A Message to my fellow voters (Nov. 7th)
Rep. John P. Murtha (D-Pa.) is the ranking member on the House Appropriations defense subcommittee.
Democrats recognize that we're headed for a far greater disaster in Iraq if we don't change course -- and soon. This is not defeatism. This is realism.
Our troops who are putting their lives on the line deserve a plan that matches our military prowess with diplomatic and political skill. They deserve a clear and achievable mission and they deserve to know precisely what it will take to accomplish it. They deserve answers, not spin.
. . . .We Democrats are determined to restore our nation's military strength, refocus on the real terrorist threat, bolster security safeguards at home and reestablish the credible standing we once had in the world. That is not defeatist. It is a call to formulate and execute a winning game plan for the War on Terror
. . . . The administration's "stay-the-course" strategy is not a plan for victory. It's not even a plan. All we have is a new military blueprint to keep 140,000 troops in Iraq through 2010.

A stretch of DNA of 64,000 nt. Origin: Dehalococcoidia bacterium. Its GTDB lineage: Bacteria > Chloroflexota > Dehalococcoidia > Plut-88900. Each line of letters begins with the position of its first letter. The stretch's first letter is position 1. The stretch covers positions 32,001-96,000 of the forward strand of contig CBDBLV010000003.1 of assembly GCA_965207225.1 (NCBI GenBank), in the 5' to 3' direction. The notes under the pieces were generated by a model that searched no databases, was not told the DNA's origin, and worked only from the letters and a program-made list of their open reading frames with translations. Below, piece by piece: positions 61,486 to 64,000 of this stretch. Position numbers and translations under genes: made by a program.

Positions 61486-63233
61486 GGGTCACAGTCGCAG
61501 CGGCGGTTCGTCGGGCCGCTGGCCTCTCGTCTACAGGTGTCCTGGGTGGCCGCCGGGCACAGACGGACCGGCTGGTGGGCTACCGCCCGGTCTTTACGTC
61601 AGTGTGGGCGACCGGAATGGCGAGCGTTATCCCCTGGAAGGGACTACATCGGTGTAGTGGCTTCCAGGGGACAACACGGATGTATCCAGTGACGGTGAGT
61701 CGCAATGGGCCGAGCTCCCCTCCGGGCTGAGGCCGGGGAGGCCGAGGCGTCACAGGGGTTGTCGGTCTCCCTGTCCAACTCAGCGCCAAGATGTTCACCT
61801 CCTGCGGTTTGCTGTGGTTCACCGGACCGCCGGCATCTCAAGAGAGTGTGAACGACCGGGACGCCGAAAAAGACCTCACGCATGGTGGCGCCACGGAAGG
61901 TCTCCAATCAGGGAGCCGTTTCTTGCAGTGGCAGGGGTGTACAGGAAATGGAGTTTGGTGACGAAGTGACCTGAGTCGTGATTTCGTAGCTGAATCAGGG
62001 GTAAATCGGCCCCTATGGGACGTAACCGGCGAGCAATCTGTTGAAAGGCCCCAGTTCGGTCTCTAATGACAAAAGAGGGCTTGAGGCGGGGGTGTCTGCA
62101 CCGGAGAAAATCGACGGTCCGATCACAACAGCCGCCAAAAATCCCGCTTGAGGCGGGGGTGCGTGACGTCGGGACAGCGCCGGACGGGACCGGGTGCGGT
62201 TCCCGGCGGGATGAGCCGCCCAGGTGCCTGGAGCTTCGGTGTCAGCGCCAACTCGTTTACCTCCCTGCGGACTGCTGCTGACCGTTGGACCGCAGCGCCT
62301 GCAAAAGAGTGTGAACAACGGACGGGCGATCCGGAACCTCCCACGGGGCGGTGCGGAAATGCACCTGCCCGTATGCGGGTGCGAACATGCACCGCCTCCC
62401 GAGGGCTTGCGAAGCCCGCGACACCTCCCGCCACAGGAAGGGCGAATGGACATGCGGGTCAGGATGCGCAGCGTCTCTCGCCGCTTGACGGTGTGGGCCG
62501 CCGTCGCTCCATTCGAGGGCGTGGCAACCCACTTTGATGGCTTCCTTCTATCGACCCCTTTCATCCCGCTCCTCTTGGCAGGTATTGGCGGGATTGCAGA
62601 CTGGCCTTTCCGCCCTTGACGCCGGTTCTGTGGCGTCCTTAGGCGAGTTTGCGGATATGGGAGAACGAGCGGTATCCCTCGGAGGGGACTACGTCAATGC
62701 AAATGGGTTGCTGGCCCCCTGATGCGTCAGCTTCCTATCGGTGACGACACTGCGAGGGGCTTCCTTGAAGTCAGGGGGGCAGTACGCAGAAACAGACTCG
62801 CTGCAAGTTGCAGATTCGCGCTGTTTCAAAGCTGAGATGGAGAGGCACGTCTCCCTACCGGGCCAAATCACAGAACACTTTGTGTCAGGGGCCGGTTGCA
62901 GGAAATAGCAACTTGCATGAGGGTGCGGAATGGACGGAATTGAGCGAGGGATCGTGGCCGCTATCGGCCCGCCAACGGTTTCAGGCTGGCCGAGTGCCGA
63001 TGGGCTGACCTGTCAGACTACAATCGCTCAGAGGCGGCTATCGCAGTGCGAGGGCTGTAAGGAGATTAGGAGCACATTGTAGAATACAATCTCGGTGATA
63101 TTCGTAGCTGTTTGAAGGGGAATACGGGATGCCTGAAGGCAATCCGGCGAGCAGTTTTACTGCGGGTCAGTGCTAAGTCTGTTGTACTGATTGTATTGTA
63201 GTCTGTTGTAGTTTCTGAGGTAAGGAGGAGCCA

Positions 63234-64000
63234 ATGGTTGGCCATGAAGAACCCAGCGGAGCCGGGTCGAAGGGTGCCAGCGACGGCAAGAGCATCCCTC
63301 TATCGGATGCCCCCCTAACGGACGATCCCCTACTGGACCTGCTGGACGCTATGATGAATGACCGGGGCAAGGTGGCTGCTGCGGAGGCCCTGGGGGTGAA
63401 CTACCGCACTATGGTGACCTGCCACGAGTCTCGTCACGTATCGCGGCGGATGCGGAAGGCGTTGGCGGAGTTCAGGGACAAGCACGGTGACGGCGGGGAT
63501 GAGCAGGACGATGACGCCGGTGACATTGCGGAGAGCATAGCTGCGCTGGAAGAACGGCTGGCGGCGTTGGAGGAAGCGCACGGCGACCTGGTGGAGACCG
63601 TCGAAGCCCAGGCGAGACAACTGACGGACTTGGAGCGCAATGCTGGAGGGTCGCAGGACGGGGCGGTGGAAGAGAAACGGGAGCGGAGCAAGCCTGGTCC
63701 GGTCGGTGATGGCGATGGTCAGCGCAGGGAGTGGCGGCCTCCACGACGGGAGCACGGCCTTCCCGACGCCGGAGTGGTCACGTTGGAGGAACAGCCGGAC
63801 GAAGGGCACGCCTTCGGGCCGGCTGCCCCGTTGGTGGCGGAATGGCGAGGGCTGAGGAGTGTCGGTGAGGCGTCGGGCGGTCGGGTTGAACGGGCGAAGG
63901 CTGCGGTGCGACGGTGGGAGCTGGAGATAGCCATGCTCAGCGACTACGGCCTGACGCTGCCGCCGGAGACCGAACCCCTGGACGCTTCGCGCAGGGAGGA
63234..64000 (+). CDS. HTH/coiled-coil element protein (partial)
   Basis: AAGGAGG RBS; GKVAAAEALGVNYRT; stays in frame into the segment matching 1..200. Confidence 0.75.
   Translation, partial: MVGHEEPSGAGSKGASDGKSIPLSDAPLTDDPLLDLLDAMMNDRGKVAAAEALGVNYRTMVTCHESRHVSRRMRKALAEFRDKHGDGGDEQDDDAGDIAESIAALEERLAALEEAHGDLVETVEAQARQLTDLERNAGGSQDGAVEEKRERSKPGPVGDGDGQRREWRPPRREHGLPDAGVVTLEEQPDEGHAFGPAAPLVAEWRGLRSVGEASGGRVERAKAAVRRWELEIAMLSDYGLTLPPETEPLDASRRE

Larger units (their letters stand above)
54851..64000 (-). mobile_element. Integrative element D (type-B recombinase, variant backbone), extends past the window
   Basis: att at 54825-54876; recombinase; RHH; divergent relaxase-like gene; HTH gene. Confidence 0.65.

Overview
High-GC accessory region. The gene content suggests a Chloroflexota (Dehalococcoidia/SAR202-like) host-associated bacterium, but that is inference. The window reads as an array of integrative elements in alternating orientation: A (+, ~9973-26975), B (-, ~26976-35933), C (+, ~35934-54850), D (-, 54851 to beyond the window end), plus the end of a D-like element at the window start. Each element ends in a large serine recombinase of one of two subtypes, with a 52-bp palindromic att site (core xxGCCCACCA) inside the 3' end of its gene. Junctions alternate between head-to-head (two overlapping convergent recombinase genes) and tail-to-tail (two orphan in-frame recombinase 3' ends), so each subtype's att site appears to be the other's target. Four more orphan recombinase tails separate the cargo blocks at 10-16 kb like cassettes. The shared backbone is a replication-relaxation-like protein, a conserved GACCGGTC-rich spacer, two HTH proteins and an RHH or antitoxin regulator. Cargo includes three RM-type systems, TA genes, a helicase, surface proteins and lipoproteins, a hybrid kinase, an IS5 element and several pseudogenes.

The United States is about to begin its fifth year of occupation and fighting in Iraq. That makes this war longer than U.S. participation in World Wars I and II, and longer than the Korean War and our own Civil War. With every year of occupation, our efforts to fight global terrorism and our military's readiness to fight future wars have further deteriorated, along with our standing in the world. Meanwhile, the radical Islamic cause wins more and more recruits.
. . . but can anyone living in the real world deny that these statistics are heading in the wrong direction? Yet despite this bleak record of performance, the president continues to stand by his team of failed architects, preferring to prop them up instead of demanding accountability.
. . . . We are seeing an astonishing and unprecedented parade of retired U.S. generals calling for a new direction in Iraq. These are voices of bravery, experience, conscience and loyalty. These are men who have been taught to look coldly and objectively at the facts of bloodshed. Can they all be wrong? How about the 15 intelligence agencies that recently offered the opinion that this war has not made us safer? Are they all defeatists? Are they to be ignored?
. . . . Democrats are fighting a war on two fronts: One is combating the spin and intimidation that defines this administration. The other is fighting to change course, to do things better, to substitute smart, disciplined strategy for dogma and denial in Iraq.
That's not defeatism. That's our duty.